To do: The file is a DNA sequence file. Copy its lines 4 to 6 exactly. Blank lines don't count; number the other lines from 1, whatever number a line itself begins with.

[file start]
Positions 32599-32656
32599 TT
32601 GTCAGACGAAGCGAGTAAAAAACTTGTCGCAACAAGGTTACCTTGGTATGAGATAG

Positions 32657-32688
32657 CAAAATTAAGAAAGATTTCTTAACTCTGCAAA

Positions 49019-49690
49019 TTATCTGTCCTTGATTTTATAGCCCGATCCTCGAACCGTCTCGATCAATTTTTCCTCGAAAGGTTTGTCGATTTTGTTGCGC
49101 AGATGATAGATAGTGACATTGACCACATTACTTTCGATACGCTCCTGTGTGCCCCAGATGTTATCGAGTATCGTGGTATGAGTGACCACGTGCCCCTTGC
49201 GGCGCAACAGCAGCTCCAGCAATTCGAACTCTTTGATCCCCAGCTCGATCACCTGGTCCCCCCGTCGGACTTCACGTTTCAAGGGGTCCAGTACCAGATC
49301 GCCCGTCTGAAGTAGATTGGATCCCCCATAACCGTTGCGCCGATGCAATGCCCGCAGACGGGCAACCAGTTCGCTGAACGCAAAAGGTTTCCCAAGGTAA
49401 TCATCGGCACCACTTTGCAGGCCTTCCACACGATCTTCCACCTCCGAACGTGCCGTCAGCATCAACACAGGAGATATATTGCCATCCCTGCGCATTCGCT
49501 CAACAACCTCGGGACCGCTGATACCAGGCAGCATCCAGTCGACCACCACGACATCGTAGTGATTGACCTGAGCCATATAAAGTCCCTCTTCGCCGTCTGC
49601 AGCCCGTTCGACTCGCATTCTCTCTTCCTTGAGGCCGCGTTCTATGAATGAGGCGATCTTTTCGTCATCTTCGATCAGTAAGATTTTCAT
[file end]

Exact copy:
Positions 32657-32688
32657 CAAAATTAAGAAAGATTTCTTAACTCTGCAAA

Positions 49019-49690